As Yemen's war drags on, leaving rising levels of poverty, hunger and disease in its wake, the population is in increasingly urgent need of humanitarian assistance, local and international officials tell Al-Mashareq.
The civilian population is facing a severe shortage of food and medicine, amid an outbreak of cholera that has killed close to 1,000 people and sickened hundreds more, as overburdened health care facilities struggle to keep up.
Thousands of lives are at risk as access to the Red Sea port of al-Hodeida is threatened, with the Houthis (Ansarallah) controlling the port and impeding the arrival of aid and the port surrounded by Yemeni and coalition forces.
"Humanity is losing out to politics," UN humanitarian co-ordinator in Yemen Jamie McGoldrick said last week. "We are struggling because of the lack of resources. We need some action immediately."
The humanitarian situation in Yemen has become dire, Deputy Minister of Planning and International Co-operation Mohammed al-Masuri told Al-Mashareq.
"The famine threatens the majority of the population, according to international indicators," he said, adding that the health sector also has collapsed.
Shortfall in humanitarian aid
Yemen is in urgent need of aid, as less than 30% of the international aid pledged this year has been delivered, said UN Office for the Co-ordination of Humanitarian Affairs (OCHA)-Yemen public information officer Zaid al-Alaya.
"Yemen is facing a shortage of food aid, required by 17 million Yemenis, as 10 Yemeni provinces are on the brink of a famine," he told Al-Mashareq.
Because of the cholera outbreak, he said, the UN has had to divert funds originally allocated for food aid to efforts to fight the disease.
Meanwhile, "the mortality rate among people with chronic diseases has reached its highest level ever in recent days due to the lack of medicine", said Deputy Minister of Public Health and Population Nasser al-Arjali.
Those who suffer from chronic diseases such as renal failure, diabetes and cancer are having trouble obtaining the medicine they need as a direct result of the war, he told Al-Mashareq, adding that many require urgent intervention.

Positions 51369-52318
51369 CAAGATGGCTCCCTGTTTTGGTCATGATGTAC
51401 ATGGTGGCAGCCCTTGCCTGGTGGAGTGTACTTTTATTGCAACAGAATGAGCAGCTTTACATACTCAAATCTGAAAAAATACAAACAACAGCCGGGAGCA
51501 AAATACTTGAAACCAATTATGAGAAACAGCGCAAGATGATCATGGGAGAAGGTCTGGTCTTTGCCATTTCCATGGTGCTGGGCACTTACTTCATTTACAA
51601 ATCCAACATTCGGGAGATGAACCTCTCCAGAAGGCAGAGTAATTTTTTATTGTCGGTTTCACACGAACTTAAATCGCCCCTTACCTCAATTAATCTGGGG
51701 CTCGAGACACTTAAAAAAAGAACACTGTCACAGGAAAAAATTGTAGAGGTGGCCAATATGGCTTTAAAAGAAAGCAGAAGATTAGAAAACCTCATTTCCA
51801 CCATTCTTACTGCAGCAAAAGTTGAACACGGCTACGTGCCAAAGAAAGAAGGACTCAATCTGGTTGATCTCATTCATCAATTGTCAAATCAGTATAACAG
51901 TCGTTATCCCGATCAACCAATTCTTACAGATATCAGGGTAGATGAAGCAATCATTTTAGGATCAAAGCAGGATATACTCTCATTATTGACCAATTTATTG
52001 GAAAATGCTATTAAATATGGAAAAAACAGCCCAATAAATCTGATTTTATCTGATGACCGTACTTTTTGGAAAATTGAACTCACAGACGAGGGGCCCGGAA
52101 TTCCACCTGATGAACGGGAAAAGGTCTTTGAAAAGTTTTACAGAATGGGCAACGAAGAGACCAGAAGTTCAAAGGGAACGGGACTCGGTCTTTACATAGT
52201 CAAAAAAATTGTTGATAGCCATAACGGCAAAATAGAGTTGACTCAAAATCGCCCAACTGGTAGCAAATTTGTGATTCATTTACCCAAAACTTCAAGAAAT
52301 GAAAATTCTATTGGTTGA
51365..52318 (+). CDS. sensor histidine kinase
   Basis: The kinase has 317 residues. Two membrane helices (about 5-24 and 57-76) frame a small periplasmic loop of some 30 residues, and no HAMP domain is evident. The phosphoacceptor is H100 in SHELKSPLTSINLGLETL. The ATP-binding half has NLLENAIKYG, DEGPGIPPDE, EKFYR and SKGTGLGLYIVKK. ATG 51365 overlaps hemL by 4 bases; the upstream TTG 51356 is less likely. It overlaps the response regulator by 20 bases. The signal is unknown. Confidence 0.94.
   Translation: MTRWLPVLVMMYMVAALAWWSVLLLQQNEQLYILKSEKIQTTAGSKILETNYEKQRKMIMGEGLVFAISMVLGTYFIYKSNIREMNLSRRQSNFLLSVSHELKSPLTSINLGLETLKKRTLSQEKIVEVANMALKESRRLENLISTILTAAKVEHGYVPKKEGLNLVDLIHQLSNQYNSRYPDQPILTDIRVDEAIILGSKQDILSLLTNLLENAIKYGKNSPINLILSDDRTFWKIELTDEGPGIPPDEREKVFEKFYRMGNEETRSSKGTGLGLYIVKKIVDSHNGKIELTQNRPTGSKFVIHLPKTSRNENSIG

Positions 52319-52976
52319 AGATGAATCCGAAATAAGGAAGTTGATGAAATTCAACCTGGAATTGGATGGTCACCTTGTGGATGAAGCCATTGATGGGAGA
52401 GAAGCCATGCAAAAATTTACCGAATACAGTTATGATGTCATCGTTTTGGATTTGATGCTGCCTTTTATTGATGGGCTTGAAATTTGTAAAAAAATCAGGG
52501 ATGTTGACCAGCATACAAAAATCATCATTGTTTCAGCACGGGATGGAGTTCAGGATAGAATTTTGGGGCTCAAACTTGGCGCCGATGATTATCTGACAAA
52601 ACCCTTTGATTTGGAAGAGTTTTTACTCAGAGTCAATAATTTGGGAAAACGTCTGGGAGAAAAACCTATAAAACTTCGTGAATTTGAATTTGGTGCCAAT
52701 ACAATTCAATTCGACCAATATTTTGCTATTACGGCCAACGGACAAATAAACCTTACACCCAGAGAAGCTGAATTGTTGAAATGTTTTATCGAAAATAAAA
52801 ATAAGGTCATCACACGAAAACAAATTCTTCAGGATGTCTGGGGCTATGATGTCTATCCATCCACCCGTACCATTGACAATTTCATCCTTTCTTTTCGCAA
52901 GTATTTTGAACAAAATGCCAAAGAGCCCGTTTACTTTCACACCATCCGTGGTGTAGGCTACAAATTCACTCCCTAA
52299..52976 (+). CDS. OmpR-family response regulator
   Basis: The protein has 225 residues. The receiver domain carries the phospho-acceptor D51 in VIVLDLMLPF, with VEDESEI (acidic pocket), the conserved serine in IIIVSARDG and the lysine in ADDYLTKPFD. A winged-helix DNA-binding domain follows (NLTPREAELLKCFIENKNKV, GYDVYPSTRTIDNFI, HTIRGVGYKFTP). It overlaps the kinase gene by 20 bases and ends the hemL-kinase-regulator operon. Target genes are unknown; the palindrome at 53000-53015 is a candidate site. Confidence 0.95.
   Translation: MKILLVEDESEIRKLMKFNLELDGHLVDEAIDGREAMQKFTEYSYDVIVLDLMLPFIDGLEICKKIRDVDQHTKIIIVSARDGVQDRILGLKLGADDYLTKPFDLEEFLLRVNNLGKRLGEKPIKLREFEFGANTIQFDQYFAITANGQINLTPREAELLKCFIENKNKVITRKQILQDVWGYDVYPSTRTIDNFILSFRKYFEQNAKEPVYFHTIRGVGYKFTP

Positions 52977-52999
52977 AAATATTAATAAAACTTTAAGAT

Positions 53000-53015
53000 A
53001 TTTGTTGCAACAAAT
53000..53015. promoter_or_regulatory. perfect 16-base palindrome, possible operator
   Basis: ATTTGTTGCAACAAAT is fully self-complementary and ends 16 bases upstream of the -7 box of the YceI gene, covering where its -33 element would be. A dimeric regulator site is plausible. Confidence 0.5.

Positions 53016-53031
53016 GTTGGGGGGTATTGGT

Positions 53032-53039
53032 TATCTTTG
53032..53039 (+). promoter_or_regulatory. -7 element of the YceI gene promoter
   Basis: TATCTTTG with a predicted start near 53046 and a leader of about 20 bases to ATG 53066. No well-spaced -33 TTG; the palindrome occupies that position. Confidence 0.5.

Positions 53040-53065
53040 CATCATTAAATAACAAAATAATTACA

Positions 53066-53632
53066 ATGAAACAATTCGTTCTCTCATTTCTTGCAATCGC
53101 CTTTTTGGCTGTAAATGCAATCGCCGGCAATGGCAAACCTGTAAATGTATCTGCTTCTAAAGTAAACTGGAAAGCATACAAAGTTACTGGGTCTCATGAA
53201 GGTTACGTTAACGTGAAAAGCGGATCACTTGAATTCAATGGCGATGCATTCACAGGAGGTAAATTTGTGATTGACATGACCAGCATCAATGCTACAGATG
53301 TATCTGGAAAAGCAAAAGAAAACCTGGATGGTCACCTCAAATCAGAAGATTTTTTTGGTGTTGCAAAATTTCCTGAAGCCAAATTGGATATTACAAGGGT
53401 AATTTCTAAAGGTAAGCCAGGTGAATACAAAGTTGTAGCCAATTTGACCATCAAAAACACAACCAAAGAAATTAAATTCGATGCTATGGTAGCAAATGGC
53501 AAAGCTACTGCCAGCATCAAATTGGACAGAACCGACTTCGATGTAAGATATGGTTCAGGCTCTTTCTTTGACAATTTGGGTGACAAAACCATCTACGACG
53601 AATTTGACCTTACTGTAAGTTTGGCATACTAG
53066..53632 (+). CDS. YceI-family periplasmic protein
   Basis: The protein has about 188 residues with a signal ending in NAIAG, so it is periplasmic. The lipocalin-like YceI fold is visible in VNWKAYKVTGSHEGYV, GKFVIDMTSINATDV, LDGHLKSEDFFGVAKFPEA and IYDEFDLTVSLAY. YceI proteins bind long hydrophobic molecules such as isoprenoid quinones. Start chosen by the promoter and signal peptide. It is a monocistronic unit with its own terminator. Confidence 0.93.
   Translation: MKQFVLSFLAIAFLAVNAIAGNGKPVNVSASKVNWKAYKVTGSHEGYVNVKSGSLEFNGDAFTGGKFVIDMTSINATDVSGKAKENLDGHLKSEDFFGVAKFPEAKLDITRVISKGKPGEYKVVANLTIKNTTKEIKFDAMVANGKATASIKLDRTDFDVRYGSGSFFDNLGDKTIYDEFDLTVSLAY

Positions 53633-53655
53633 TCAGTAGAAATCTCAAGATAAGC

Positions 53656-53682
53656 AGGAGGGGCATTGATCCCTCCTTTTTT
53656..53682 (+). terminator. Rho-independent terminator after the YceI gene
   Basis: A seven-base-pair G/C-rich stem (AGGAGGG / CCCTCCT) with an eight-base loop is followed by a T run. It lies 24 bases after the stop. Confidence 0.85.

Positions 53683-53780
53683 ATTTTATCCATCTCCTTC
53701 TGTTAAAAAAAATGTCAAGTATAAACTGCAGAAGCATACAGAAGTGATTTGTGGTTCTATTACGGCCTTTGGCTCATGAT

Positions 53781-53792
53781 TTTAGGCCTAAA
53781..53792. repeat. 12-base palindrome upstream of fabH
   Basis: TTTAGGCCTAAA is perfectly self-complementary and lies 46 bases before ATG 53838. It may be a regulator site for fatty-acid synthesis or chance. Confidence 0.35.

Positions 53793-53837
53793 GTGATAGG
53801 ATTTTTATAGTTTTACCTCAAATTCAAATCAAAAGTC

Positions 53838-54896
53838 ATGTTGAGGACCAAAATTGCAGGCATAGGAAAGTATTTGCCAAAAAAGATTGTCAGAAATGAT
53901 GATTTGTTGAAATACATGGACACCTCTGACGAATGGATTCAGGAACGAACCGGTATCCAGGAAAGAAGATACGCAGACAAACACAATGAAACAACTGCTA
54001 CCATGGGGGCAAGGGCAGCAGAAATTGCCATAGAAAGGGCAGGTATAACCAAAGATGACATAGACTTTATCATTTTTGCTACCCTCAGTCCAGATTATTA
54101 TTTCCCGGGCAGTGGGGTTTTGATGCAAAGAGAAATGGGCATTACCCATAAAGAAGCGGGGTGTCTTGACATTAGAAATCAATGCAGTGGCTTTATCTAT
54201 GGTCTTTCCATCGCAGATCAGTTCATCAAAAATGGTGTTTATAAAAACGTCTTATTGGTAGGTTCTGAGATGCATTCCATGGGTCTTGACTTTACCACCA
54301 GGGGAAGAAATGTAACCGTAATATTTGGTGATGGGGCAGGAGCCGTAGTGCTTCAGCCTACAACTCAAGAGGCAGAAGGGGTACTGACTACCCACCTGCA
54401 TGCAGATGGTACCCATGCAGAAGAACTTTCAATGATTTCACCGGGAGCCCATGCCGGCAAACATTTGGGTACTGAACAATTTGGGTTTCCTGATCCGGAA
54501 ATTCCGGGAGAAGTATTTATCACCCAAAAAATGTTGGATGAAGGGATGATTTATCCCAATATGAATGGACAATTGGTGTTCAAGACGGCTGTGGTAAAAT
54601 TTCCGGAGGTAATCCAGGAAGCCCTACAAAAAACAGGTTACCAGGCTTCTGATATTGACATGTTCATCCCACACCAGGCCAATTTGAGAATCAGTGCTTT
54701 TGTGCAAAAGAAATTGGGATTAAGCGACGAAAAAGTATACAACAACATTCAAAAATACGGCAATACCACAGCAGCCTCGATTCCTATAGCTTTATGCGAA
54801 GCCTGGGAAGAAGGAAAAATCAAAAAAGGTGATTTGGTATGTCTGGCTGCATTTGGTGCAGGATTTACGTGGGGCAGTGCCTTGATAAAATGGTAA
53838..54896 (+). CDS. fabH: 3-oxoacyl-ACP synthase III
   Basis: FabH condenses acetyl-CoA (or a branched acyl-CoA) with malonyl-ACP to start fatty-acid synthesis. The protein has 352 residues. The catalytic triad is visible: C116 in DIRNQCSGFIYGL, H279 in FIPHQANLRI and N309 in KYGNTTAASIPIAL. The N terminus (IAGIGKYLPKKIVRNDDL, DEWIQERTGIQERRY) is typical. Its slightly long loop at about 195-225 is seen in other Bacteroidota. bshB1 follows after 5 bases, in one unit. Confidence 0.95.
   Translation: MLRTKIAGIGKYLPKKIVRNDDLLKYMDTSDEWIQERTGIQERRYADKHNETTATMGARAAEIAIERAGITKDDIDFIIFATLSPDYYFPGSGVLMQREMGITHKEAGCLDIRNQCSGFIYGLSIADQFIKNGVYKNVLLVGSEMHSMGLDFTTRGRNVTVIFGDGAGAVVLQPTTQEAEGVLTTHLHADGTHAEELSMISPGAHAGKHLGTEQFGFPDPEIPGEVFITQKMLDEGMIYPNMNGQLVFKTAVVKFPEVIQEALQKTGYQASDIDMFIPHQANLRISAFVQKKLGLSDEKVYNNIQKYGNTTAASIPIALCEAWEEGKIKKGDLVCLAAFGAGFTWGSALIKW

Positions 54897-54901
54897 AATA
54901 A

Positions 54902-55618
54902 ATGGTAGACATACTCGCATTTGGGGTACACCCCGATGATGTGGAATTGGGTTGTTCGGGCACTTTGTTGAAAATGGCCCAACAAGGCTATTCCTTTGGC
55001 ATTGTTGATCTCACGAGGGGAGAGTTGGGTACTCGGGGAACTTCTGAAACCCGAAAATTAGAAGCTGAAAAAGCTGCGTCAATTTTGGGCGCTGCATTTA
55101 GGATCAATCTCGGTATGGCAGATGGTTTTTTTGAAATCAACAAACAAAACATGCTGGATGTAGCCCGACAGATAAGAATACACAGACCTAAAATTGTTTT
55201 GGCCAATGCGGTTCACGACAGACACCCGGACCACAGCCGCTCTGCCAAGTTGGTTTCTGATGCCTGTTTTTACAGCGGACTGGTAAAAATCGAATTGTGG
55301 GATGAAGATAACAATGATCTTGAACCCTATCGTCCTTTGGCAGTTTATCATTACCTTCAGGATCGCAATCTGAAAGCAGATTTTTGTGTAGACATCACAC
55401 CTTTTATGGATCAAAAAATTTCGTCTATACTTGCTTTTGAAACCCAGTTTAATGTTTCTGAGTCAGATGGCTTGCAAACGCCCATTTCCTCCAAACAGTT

The halt in economic activity and the suspension of oil exports have led to a decline in state revenues and devaluation of the currency, economist Abdul Jalil Hassan told Al-Mashareq.
This has exacerbated the country's human suffering, he said.
Hassan noted that aid convoys arriving at al-Hodeidah port have been subject to delays and complications by the Houthi militias which control the port.
Houthis have been looting aid
The Houthis and their allies have been looting aid intended for civilians arriving at the ports under their control, Minister of Local Administration and head of the High Committee for Relief Abdul Raqeeb Saif Fateh told Al-Mashareq.
They have "detained and looted more than 63 relief ships provided by the Gulf Co-operation Council (GCC) at al-Hodeidah and al-Salif ports", he said.
They also seized more than 550 relief convoys at the entrances of provinces under their control, aggravating the humanitarian situation and "creating direct or indirect obstacles" for humanitarian organisations, he added.
The militias have intervened in relief plans by directing aid to certain provinces, he said, describing this as "the biggest direct obstacle to relief efforts".
"The armed militias block relief items from certain entities," he said, including the King Salman Centre for Relief and Humanitarian Work and the UAE Red Crescent, in violation of international laws and resolutions.
Houthi-allied militias also have looted World Food Programme relief convoys, particularly those directed to Taiz province, he said.
"The armed militias also continue to attack relief convoys sent to al-Bayda, al-Mahwit and Hajjah," he said, noting that last week, the Houthis blew up three relief convoys en route to al-Bayda.
Meanwhile, part of the aid distributed by the Houthis and their allies in the provinces under their control does not reach its intended recipients, said Studies and Economic Media Centre chairman Mustafa Nasr.
"The de facto authority in these provinces controls the distribution of this aid in one way or another," Nasr said in a statement. "Some of this aid was discovered being sold on the black market."
"The Houthis’ control of the distribution of this aid will greatly reduce the amount of this aid, which is below the desired level to begin with," he said.